Diabetes can cause vision in both eyes to change, even if you do not have retinopathy. Rapid changes in your blood sugar alter the shape of your eye’s lens, and the image on the retina will become out of focus. After your blood sugar stabilizes, the image will be back in focus. You can reduce episodes of blurred vision by maintaining good control of your blood sugar.
The best treatment is to prevent the development of retinopathy. Strict control of your blood sugar will significantly reduce the long-term risk of vision loss. Treatment will not usually cure diabetic retinopathy or restore normal visual acuity, but it may slow the progression of visual loss. Without treatment, diabetic retinopathy progresses steadily from minimal to severe stages.
The laser is a very bright, finely focused light. It passes through the clear cornea, lens and vitreous without affecting them in any way. Laser surgery shrinks abnormal new vessels and reduces macular swelling. Treatment is often recommended for people with macular edema, proliferative diabetic retinopathy (PDR) and neovascular glaucoma.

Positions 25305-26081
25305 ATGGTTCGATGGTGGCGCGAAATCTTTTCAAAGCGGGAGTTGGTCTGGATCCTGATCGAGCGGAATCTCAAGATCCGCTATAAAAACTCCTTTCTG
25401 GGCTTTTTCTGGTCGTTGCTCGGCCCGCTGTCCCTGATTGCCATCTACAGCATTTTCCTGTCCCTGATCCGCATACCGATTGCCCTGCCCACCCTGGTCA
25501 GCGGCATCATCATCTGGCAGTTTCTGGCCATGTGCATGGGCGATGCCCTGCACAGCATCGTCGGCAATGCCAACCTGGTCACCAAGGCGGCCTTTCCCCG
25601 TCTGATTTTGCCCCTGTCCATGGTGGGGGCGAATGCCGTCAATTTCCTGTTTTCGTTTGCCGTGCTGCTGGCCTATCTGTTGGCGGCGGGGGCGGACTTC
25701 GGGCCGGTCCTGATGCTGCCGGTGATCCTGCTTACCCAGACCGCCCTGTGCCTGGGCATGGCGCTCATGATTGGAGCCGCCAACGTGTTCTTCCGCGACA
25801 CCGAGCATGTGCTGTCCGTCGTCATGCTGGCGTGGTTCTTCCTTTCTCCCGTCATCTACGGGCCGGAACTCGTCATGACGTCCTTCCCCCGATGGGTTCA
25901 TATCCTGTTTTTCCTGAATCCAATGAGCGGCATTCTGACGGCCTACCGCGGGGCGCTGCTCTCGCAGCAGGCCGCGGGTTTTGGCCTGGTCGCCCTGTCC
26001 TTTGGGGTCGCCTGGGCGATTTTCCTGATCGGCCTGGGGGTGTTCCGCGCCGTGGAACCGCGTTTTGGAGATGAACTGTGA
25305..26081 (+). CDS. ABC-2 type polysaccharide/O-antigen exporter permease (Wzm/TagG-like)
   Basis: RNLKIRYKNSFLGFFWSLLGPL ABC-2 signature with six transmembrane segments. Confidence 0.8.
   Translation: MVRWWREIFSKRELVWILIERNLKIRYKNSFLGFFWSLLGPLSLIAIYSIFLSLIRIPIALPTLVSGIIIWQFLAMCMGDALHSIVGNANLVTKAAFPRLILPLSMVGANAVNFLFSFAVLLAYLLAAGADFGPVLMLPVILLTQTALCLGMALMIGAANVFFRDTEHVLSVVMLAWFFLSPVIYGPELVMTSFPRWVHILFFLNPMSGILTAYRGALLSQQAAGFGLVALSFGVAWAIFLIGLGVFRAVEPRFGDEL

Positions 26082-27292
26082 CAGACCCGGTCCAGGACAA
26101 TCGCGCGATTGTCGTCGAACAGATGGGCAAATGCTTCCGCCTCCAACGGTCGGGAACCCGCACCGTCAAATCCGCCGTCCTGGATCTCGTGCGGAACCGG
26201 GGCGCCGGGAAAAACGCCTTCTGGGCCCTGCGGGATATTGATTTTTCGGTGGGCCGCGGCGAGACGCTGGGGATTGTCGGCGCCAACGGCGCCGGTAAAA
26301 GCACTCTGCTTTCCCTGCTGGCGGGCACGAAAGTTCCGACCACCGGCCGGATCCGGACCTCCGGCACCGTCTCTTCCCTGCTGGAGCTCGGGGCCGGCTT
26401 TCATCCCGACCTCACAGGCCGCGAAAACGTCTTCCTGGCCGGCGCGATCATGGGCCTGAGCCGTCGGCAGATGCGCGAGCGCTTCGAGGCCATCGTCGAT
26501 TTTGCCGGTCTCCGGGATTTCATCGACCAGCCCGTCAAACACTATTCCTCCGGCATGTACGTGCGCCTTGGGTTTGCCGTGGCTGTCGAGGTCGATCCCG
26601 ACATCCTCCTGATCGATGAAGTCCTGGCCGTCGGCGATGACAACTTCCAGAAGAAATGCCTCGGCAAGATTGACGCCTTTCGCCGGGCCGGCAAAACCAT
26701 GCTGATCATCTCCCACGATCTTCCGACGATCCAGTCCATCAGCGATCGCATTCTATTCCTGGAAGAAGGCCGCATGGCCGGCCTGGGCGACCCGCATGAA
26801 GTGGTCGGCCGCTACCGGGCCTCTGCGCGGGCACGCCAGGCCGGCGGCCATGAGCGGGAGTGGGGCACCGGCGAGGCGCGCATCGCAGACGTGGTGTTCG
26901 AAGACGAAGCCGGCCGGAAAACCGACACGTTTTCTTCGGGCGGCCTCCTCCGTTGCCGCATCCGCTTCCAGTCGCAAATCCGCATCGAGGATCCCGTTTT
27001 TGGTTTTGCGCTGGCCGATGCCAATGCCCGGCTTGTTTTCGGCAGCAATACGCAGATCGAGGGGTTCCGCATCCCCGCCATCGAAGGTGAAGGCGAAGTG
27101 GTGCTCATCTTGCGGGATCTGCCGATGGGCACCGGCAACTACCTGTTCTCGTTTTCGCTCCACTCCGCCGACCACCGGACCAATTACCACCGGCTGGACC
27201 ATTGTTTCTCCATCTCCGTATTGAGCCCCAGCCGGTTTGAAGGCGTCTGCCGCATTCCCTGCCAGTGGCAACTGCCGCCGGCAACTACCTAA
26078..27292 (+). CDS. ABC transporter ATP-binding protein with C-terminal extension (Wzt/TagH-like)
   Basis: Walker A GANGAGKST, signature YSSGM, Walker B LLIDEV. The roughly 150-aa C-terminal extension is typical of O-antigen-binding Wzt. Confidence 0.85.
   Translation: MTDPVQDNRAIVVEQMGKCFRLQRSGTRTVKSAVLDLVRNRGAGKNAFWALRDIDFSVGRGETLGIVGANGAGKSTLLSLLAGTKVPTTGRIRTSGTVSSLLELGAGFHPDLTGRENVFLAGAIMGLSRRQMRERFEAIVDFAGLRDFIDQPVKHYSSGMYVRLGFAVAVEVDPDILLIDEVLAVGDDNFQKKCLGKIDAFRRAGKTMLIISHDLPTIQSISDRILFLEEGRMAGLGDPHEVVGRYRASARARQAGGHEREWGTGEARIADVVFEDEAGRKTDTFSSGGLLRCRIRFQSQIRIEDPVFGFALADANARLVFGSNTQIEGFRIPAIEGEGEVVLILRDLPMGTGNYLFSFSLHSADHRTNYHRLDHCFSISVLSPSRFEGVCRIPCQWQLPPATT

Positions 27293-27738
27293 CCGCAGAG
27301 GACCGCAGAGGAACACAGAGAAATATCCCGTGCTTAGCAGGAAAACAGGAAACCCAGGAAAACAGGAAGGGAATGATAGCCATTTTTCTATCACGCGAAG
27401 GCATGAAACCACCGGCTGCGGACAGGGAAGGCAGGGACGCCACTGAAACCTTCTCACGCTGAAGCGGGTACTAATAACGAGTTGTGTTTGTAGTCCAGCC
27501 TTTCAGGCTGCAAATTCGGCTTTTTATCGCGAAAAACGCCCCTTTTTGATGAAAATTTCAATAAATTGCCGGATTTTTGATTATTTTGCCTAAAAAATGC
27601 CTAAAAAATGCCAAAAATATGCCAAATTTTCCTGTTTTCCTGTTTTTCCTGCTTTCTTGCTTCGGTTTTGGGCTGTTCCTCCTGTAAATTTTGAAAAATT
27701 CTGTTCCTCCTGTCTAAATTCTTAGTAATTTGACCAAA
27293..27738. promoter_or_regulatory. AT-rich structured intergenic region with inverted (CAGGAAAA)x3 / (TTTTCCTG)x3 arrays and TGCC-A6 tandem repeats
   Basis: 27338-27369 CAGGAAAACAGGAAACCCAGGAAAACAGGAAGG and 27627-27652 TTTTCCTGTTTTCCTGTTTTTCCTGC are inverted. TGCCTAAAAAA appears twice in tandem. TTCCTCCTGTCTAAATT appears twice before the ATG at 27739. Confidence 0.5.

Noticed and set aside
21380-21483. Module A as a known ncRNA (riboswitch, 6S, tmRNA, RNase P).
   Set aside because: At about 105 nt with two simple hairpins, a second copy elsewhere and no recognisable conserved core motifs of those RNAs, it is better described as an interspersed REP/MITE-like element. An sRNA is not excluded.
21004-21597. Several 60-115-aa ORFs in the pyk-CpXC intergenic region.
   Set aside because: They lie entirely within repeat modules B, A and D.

Laser surgery is usually performed in an office setting. For comfort during the procedure, an anesthetic eyedrop is often all that is necessary, although an anesthetic injection is sometimes given next to the eye. The patient sits at an instrument called a slit-lamp microscope. A contact lens is temporarily placed on the eye in order to focus the laser light on the retina with pinpoint accuracy.
For macular edema, the laser is applied near the macula in order to reduce fluid leakage. The main goal of treatment is to prevent further loss of vision by reducing the swelling of the macula. It is uncommon for people who have blurred vision from macular edema to recover normal vision, although some will experience partial improvement.